A. There is a pervasive pattern of disregard for and violation of the rights of others occurring since age 15 years, as indicated by three (or more) of the following:
1. failure to conform to social norms with respect to lawful behaviors as indicated by repeatedly performing acts that are grounds for arrest
 2. deceitfulness, as indicated by repeated lying, use of aliases, or conning others for personal profit or pleasure
 3. impulsivity or failure to plan ahead
 4. irritability and aggressiveness, as indicated by repeated physical fights or assaults
 5. reckless disregard for safety of self or others
 6. consistent irresponsibility, as indicated by repeated failure to sustain consistent work behavior or honor financial obligations
 7. lack of remorse, as indicated by being indifferent to or rationalizing having hurt, mistreated, or stolen from another.

 B. The individual is at least age 18 years.
 C. There is evidence of conduct disorder with onset before age 15 years.
 D. The occurrence of antisocial behavior is not exclusively during the course of schizophrenia or a manic episode.

What is the difference between sociopathy and psychopathy (hot-headed vs. cold-hearted)?  

While both psychopathy and sociopathy are extreme forms of antisocial personality disorders, sociopathy is caused by social or environmental factors whereas psychopathic traits are more innate. From the Atlantic magazine...

In his landmark book on psychopathy, The Mask of Sanity, researcher Hervey Cleckley theorized that some people with the core attributes of psychopathy -- egocentricity, lack of remorse, superficial charm -- could be found in nearly every walk of life and at every level, including politics. Robert Hare, perhaps the leading expert on the disorder and the person who developed the most commonly used test for diagnosing psychopathy, has noted that psychopaths generally have a heightened need for power and prestige -- exactly the type of urges that make politics an attractive calling. In any event, the idea that a psychopath could reach the heights of power is nothing new.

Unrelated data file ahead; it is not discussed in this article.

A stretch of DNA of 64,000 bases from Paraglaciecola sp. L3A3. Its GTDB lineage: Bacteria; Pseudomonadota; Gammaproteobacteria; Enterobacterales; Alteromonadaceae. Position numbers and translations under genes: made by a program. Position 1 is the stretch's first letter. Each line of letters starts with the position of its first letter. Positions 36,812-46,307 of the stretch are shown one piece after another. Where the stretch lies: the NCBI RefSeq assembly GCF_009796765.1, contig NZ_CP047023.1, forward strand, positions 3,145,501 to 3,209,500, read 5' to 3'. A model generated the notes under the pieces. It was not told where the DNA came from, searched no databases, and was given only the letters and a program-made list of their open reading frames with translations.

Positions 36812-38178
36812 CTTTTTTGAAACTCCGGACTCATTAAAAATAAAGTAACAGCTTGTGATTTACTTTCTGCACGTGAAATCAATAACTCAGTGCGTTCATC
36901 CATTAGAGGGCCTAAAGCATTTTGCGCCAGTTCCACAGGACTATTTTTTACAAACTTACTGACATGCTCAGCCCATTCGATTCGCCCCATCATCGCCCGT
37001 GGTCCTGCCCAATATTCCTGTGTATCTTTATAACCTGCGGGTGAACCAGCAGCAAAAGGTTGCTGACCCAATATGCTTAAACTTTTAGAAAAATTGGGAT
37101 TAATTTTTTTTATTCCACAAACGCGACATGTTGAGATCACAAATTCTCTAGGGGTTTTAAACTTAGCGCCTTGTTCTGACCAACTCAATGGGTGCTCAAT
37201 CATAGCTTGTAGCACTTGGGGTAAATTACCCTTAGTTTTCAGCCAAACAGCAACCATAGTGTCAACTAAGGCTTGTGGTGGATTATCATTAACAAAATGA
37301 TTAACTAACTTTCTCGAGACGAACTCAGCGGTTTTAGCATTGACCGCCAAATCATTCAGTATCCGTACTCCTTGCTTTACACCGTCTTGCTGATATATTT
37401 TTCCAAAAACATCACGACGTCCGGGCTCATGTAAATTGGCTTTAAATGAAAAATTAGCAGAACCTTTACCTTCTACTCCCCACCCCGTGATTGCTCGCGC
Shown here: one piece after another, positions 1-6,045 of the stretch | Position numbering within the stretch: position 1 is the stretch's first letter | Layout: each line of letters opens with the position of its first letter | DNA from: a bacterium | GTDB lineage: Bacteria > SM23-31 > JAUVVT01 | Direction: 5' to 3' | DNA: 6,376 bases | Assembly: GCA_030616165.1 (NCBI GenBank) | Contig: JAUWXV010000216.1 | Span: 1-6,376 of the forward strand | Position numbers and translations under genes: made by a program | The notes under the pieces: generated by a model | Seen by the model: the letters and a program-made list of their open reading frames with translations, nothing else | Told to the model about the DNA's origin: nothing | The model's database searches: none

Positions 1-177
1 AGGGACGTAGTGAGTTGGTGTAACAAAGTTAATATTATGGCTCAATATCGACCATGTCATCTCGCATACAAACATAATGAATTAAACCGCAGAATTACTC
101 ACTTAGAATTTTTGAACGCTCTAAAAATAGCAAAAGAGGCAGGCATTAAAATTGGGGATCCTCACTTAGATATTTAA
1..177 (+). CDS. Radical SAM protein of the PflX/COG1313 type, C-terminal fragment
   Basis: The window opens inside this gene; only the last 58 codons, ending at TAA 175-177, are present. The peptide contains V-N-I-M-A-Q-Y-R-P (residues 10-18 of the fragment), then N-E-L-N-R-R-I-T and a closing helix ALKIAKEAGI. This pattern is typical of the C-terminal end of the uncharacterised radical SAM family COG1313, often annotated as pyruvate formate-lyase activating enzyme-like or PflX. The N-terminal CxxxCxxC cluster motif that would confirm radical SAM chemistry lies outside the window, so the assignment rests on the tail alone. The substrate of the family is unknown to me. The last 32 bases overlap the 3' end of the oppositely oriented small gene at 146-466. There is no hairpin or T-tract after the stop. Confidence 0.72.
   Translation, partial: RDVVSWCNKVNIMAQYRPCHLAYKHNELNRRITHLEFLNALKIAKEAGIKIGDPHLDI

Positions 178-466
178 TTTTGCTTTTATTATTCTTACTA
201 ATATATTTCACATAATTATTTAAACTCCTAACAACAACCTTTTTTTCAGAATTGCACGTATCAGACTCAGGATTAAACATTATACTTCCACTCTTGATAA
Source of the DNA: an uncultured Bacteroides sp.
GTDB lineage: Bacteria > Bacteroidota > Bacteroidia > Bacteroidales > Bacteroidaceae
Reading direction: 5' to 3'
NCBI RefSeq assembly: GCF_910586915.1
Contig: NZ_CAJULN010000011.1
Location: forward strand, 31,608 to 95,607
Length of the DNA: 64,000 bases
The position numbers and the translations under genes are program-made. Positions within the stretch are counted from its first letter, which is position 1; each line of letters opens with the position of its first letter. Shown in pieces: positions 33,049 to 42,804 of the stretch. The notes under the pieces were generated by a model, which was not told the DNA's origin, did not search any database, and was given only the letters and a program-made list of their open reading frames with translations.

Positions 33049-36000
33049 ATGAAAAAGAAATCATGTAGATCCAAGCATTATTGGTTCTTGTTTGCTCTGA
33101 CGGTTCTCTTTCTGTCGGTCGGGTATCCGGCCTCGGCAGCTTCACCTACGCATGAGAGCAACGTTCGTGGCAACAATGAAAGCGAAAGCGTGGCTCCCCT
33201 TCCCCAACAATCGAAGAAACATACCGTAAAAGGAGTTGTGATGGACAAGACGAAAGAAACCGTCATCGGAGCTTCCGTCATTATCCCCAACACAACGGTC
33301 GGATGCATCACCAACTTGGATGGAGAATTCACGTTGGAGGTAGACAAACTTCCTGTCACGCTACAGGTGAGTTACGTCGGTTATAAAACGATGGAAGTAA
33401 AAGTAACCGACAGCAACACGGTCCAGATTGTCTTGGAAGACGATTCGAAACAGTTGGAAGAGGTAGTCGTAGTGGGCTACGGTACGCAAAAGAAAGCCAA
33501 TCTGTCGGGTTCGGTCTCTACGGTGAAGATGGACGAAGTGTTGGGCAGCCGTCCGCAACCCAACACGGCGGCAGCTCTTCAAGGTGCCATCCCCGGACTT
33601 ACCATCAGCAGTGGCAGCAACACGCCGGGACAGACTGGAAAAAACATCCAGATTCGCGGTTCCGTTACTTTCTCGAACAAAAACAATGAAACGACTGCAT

Over a century ago, famed American philosopher and psychologist William James said, "When superior intellect and a psychopathic temperament coalesce [...] in the same individual, we have the best possible conditions for the kind of effective genius that gets into the biographical dictionaries." Perhaps, then, that's the key; it's the combination of other talents with certain elements of psychopathy that can make an effective leader.
Which leads us to today and again from The Atlantic "Is Donald Trump a Sociopath?" 


C Block Social Studies 11 - Today we'll take a look at the changes to the economy of Canada in the early 20th Century. We'll talk about advances in technology and the resource extraction economy. We'll talk about unions and the gap between wealth and poverty and you'll need to complete questions 1-3 on page 16.
 

Monday, March 13, 2017

Tuesday, March 14. 2017

Today's schedule is C-D-A-B

C Block Social Studies 11 - Today we are going to finish the Laurier Era work we started yesterday on attitudes and commonly held beliefs for Canadians in the Laurier Era (population of 5,301,000 British 58%, French 31% and Other 11% -Italian, Irish, Eastern European, First Nations, Japanese & Chinese). Simply put we were a predominantly White, British, Anglican, Rural, Labourer, Uneducated society. In addition we were a Dominion (in essence a colony) of the British Empire and as such were insular (inward looking – isolationist) and proud of it so there were challenges to the First Nations, African Canadian and Asian Canadian populations (not to mention the different ethnicities from Europe that weren't British too). For the remainder of the class we'll take a look at the changes to the economy of Canada in the early 20th Century. We'll talk about advances in technology and the resource extraction economy. We'll talk about unions and the gap between wealth and poverty. I'll need you to finish up yesterday's questions on assimilation of aboriginal culture, restrictions on Asian immigration, and fear over the changes to Canadian culture - which are questions 1-4 on page 13 (look through pages 9-12 in the Counterpoints textbook).